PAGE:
• Due to the vastness of China, different Chinese have varying business styles.  The Cantonese tend to be more Westernized due to the influences of Hong Kong and constant contact with Western traders for hundreds of years. They are more accustomed to doing business with foreigners and are more efficient.  However, Cantonese business people can often be more adamant about having things their own way and so foreigners should be firm about their position in a negotiation. 
  • Chinese usually conduct business over lunch and dinner, and deals are often concluded over a meal.  Entertaining is a critical part of Chinese business culture.
  • Chinese pay a great deal of attention to details.  Most negotiations are divided into two phases: technical and business issues.  The Chinese will utilize their technical experts to focus on the technical phase until they are satisfied with basic issues or quality and usefulness.  Make sure to include at least one technical expert in your negotiation team. 
  • It should be noted that the Chinese often hesitate to provide information out of concern that someone will use it against them.  Use mutual contacts to assist if you are concerned about establishing trust and credibility with your Chinese counterpart, if negotiations stall, or you encounter disagreements.
  • Government officials who are responsible for negotiating deals often do not have the authority to commit financial resources.  Be flexible and creative in your approach, but do not lose sight of your business interests.  In many instances, even small changes to existing agreements cannot be made without the approval of senior officials.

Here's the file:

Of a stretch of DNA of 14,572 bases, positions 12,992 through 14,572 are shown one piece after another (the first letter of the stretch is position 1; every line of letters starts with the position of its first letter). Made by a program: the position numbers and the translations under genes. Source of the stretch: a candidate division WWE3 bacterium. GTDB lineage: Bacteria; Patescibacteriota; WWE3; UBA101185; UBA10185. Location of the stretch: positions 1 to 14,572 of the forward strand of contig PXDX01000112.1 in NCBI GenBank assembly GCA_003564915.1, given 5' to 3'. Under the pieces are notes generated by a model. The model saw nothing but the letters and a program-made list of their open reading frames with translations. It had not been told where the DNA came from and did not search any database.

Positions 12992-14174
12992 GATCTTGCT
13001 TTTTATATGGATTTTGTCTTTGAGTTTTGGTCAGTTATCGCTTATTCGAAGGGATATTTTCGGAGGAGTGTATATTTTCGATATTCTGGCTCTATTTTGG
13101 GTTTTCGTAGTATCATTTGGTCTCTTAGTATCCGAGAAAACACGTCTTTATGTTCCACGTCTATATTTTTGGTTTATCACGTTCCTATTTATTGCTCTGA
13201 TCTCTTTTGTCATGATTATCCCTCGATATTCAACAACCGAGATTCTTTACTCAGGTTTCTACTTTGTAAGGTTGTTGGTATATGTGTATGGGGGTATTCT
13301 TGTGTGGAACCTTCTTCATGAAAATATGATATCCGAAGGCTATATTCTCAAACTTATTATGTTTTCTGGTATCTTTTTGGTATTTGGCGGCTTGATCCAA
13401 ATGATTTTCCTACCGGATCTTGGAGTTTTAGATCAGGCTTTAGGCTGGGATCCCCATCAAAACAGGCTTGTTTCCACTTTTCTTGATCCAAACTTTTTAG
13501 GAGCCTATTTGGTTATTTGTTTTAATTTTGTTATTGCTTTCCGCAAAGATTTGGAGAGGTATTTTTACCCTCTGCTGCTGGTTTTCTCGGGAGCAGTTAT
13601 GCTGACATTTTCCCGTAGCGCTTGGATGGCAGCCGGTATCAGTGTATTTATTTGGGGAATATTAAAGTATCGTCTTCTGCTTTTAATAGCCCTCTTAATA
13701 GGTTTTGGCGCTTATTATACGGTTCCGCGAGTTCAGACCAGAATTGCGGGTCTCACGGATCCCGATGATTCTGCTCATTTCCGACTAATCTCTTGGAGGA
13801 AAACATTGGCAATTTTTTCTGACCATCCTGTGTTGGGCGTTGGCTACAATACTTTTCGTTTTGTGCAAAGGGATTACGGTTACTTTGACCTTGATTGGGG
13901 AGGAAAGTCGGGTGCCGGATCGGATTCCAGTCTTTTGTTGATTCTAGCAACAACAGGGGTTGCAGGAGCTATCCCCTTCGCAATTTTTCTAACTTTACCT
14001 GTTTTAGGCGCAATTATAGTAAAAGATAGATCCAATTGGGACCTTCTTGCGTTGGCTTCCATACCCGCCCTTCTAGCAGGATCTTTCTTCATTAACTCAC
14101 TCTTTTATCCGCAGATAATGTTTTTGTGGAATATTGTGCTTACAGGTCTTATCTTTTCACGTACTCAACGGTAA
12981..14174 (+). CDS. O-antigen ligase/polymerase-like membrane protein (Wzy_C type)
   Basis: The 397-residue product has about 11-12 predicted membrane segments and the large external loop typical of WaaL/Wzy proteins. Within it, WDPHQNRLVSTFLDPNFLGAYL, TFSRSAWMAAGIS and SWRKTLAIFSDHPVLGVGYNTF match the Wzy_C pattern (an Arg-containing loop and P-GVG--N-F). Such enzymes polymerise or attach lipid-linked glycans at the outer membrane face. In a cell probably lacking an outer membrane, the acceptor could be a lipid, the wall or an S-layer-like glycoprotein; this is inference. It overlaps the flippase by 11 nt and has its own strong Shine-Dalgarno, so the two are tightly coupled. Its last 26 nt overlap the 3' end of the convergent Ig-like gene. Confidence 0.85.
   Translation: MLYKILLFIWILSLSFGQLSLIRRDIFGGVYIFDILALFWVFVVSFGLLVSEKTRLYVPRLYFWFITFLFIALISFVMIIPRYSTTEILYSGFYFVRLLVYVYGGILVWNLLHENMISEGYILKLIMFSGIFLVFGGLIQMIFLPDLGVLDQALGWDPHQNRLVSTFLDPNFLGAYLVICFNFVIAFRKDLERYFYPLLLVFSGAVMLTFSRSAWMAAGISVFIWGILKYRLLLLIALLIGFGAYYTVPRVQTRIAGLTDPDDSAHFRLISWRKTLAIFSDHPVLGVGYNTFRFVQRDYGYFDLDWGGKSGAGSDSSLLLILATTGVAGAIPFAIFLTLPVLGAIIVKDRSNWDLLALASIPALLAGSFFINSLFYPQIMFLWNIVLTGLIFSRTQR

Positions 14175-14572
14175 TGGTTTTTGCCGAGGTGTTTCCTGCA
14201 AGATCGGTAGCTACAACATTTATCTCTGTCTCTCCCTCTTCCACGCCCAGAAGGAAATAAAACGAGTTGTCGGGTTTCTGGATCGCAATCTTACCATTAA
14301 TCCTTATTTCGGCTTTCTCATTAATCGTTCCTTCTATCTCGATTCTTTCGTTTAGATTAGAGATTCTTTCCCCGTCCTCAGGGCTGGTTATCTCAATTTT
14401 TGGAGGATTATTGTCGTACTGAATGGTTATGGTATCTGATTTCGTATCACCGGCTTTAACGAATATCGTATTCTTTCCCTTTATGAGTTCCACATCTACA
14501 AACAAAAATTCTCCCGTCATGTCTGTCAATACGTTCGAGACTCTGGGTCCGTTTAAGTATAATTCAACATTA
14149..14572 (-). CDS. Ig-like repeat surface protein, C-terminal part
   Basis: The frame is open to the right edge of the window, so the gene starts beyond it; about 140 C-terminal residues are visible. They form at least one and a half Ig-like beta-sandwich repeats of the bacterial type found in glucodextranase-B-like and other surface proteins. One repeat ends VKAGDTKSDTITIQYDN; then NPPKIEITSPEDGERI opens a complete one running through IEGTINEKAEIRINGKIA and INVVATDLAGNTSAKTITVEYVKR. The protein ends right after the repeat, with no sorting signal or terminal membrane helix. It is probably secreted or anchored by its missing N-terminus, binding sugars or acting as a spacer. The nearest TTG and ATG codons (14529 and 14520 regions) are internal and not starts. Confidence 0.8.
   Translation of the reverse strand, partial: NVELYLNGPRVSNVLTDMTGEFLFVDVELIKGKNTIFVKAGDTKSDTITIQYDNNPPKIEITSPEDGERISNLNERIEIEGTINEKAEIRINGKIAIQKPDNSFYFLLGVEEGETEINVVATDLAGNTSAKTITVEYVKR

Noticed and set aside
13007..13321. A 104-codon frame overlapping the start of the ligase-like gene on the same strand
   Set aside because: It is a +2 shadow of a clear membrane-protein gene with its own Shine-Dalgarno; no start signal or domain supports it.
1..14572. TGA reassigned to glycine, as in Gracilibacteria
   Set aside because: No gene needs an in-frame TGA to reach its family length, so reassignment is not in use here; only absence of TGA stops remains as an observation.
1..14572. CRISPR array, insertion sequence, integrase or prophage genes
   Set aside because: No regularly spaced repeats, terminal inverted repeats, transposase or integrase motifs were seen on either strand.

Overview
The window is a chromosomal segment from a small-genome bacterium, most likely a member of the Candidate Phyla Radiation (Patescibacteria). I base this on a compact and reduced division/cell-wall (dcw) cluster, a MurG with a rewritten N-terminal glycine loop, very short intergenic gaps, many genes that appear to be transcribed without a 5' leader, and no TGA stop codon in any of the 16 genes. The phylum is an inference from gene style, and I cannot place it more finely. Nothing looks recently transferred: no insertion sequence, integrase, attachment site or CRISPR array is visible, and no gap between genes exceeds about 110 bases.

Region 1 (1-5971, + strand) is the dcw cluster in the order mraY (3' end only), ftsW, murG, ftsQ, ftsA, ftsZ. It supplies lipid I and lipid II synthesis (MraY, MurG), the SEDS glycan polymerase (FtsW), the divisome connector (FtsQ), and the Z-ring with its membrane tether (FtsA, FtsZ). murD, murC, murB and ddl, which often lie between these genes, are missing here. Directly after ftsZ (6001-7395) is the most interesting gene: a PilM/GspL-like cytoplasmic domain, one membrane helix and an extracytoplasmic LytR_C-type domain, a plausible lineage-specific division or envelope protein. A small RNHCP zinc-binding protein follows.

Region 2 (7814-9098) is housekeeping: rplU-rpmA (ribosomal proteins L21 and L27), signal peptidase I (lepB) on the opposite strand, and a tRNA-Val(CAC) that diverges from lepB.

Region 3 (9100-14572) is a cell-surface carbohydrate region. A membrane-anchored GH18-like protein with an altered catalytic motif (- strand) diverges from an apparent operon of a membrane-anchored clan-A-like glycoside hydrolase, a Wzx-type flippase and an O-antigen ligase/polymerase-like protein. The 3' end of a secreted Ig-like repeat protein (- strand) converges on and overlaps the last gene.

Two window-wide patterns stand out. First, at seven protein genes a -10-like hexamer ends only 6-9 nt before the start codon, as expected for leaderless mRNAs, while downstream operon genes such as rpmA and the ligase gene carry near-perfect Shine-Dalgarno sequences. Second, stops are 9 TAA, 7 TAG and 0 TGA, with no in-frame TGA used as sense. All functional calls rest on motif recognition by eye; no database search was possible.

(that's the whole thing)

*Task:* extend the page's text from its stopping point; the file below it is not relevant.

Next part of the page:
• Chinese do not like to say no or to be the bearers of negative news.  They will hint indirectly in the conversation.  Similarly, you will hear a yes response to almost everything.  You should be careful of these empty yes as it may not always draw positive conclusions.  Verify what has been said to you.  It is important that all parties maintain "face".  If you think the answer to an issue is really no, verify your feeling by asking questions that can be answered positively.
  • Be prepared for tough negotiations.  Adhere to your principles and objectives. Maintain a quiet and dignified manner.  If problems develop, you should be firm about your limits and your willingness to work with your counterparts to find a mutually agreeable solution.

    Business Hours
  • Most of China's business world slows down considerably during the spring festival in late January and early February.  Business visitors would be wise to avoid this two to three week holiday period. 
  • In most cities in China, businesses and government offices are usually open Monday through Friday and every other Saturday from 8 am to noon and from 1:00 to 2:00 pm to 5:00 or 6:00 pm.  China has a five and a half day workweek consisting of 44 hours.  Banks are open Monday to Saturday from 8:00 am to 5:00 pm.  Shops are open everyday.